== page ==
Do we need Nachertania for the 21st century?

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What kind of Nachertanie would Ilija Garašanin suggest nowadays? For people like him, what would be the key goals of Serbia’s foreign policy today?

The consequences of the Russian attack on Ukraine created an environment that hardly any of the current politicians could have wished for. Unpredictability, instability, vulnerability – these are key determinants for describing the new political reality. However, we are hardly in a worse position compared to the Ottoman-dependent Principality of Serbia from the middle of the 19th century.

Apparently, Garašanin would be shocked at what we have tried in these almost 180 years. Projects that realized what he and his contemporaries truly dreamed of – that the Serbian people scattered across the Balkans live independently in one larger political entity. Those unfortunate experiments with good intentions failed after all.

Maybe it’s time to try something new. What, during the modern political history of Europe, was tried by many whom we look up to. The ones we don’t seem to be learning from fast enough. From the Benelux countries, through the Nordic Council and the Baltic Assembly, all the way to the Visegrad Group, there are many lessons in the second half of the twentieth century – in addition to the most important one about the creation of the EU – about successful experiments in how connection and integration create sustainable foundations for the preservation of national interests.

The fundamental values ​​of the original Načertani are basically nationally integrative. In accordance with the position of the then Principality of Serbia, such integration first of all implied the horizon of political independence with a closer national awareness, massification, building and nurturing of Serbian culture and language. In today’s time, when the very concept of sovereignty is approached flexibly, and the dominant concern becomes depopulation and striving for a better quality of life, successful national integration would certainly have a different character.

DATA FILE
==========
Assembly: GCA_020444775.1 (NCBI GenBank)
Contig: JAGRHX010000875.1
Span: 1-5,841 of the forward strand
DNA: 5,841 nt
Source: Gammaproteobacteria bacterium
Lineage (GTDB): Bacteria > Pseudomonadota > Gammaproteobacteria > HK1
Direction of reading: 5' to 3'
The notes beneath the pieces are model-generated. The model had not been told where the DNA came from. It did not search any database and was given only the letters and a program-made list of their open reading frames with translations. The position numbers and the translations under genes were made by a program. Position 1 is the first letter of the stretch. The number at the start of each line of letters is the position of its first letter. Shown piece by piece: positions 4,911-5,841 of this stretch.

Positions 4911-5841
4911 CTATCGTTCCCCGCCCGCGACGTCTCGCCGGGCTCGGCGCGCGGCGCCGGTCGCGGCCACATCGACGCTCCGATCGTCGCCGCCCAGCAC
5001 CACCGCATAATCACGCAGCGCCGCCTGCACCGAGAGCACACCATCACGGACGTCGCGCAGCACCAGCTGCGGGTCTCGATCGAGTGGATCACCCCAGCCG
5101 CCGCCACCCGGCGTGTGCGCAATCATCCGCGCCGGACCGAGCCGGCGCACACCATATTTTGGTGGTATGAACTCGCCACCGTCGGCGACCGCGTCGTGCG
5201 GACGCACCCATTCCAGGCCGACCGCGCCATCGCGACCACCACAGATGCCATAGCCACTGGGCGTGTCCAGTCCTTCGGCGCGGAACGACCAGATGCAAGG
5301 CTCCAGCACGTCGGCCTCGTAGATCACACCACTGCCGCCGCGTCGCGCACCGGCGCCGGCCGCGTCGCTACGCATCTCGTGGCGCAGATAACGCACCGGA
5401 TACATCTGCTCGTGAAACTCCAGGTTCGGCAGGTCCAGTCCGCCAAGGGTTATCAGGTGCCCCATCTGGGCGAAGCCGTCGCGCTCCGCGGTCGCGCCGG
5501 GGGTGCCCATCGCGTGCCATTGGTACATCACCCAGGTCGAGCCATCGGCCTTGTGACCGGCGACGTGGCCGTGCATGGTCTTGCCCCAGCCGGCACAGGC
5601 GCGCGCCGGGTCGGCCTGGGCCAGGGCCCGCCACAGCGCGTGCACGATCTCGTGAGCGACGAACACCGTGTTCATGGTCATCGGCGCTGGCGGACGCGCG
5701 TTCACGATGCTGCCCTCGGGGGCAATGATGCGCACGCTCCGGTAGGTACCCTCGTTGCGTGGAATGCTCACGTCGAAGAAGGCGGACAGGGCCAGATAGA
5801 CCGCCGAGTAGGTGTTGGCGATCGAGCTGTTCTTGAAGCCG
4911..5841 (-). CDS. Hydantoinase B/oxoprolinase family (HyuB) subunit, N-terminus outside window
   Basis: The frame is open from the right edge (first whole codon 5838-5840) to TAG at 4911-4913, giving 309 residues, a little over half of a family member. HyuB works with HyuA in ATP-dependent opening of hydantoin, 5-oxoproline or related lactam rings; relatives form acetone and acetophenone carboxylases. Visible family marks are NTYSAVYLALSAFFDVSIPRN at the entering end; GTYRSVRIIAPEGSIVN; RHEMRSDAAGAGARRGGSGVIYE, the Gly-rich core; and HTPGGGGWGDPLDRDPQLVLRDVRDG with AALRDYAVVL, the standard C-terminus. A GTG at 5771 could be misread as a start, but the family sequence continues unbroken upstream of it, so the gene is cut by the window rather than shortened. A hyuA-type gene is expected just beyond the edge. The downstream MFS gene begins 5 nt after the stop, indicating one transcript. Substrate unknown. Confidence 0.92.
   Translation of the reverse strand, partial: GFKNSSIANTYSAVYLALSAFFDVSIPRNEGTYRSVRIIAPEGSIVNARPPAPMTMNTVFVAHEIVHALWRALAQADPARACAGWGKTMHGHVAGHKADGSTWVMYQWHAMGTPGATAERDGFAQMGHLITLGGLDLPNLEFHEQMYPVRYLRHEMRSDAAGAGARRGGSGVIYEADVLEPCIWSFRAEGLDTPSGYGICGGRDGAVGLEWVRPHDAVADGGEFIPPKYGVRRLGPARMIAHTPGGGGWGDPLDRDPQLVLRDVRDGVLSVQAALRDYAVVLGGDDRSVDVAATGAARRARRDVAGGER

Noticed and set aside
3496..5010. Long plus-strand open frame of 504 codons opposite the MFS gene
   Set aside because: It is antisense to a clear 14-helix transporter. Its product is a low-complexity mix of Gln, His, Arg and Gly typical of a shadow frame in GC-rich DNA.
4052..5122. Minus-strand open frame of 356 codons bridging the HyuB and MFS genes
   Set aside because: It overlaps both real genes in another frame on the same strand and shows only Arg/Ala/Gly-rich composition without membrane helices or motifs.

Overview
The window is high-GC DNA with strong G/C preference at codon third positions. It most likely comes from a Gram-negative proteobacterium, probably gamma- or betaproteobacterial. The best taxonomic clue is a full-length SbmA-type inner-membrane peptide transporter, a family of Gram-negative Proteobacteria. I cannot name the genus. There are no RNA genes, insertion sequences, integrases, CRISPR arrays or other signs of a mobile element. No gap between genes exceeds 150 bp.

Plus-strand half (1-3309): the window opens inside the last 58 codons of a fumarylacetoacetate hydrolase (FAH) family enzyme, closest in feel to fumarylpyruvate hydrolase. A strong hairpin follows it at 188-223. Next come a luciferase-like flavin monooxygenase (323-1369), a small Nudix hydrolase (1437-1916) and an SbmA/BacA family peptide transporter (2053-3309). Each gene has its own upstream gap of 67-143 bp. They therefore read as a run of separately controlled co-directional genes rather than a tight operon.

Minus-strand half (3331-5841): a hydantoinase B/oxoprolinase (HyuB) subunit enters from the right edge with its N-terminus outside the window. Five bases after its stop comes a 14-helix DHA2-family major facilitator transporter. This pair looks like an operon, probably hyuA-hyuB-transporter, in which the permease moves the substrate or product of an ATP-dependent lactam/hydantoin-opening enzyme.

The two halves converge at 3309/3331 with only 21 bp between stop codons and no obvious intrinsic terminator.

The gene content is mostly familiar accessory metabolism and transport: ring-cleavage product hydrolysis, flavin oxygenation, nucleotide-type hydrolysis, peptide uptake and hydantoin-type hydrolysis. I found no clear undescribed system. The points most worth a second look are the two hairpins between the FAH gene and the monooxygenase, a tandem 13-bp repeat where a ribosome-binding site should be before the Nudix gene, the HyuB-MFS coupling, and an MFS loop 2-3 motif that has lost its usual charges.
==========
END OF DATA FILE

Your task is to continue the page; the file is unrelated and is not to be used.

In the spirit of its original, the imagined Načertanije 2.0 would initially show a measured and cool head the environment in which Serbia and the Serbian people find themselves today. From all sides, except across the river Drina, we are surrounded by countries that have made a historic agreement that in the event of an attack on them, they will defend each other. Citizens of Serbia who suffered an aggressive bombing campaign 23 years ago (when no one outside even thought of defending us militarily) leave their motherland in large numbers every year and prefer to go to the countries of that defense alliance of 30 powerful states. There is not much to write about Serbia’s trade and investment connection with the key countries of Western Europe.